Meat retail sales report published
Meat retail sales, worth £7 billion a year, have been analysed in a new report being published by the NFU.
The Meat and Livestock Commission has issued the Supermarket Meat Retailing report, on behalf of the NFU, to look at key areas of the livestock industry and its place within the retail sector. In the report results have revealed:
? There is clear evidence that consumers' interest in, and demand for, origin labelling on meat products is undiminished and, if anything, is growing
· together, the top four supermarkets account for around a 76% share of retail grocery sales.
· fresh and chilled food is more important in sales value than ambient and frozen put together, and meat is an important part of retailers' offer.
NFU President Peter Kendall will open discussions at the launch. Speaking before the event he said: "This is a comprehensive and objective report into the current start of meat retailing, as evidenced by our major supermarkets chains, which I hope will encourage debate about the future of British livestock farming.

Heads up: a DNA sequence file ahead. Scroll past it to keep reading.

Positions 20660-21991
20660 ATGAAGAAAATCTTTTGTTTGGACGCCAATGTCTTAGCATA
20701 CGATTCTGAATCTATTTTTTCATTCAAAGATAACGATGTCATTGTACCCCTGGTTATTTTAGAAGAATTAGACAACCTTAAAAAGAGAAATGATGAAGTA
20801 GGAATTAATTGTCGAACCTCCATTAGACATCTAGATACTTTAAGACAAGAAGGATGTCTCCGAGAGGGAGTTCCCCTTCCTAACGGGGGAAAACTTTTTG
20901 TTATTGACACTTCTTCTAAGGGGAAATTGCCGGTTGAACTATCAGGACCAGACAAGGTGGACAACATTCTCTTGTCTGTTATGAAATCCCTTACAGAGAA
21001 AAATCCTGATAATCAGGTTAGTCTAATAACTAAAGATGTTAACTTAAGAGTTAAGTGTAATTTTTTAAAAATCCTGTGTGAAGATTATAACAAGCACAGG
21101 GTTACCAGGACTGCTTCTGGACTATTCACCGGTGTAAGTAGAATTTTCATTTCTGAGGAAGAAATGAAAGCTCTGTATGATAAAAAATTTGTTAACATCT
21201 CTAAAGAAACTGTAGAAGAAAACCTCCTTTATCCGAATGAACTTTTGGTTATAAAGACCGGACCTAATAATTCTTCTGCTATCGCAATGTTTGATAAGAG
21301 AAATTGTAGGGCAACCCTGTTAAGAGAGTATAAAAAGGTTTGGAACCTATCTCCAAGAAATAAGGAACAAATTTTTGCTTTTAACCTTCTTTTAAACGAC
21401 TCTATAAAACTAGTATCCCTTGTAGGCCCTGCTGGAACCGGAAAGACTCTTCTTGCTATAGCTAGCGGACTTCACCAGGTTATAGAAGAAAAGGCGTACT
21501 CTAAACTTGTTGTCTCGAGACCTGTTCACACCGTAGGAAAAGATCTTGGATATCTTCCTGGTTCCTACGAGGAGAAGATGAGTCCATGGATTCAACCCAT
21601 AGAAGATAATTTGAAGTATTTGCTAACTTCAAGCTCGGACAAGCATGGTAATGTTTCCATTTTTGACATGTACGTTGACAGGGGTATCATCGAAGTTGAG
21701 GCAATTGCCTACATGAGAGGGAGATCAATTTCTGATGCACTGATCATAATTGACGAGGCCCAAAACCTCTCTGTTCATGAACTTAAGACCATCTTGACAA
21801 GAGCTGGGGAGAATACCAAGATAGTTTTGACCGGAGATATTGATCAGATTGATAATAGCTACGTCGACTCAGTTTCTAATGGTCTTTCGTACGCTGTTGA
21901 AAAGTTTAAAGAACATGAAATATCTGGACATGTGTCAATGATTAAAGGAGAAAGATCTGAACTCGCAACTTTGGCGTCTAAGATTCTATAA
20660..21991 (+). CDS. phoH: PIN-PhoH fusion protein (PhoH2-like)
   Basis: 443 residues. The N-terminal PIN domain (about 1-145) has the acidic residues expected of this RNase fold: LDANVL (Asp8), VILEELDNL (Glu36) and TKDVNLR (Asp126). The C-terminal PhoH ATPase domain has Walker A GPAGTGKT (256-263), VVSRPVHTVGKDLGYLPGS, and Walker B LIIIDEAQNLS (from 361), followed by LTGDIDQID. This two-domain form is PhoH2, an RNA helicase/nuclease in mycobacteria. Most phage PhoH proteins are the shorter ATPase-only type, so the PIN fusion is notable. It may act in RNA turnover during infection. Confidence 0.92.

"Rising feed costs are putting intense pressure on sectors of the industry, and are being compounded by higher regulatory costs, all too often associated with measures of no practical benefit. There are plenty of challenges for livestock producers on the supply side of the industry and I hope this report will lead to stronger linkages being forged between our major retailers and the farming community who supplies their raw material."
Food labelling is one key area highlighted in the report for consumers. It states labelling is improving, but with 74% of consumers saying they want to see origin of country clearly marked on the pack, the report also acknowledges more needs to be done, especially for processed meat.
Other key elements, such as pricing, are covered in the report, with the short-term nature of supermarket strategies and fierce competition blamed for stopping increased farmgate value entering the supply chain. The report calls for a brave retailer to lead the market and push the price at farm gate upwards.
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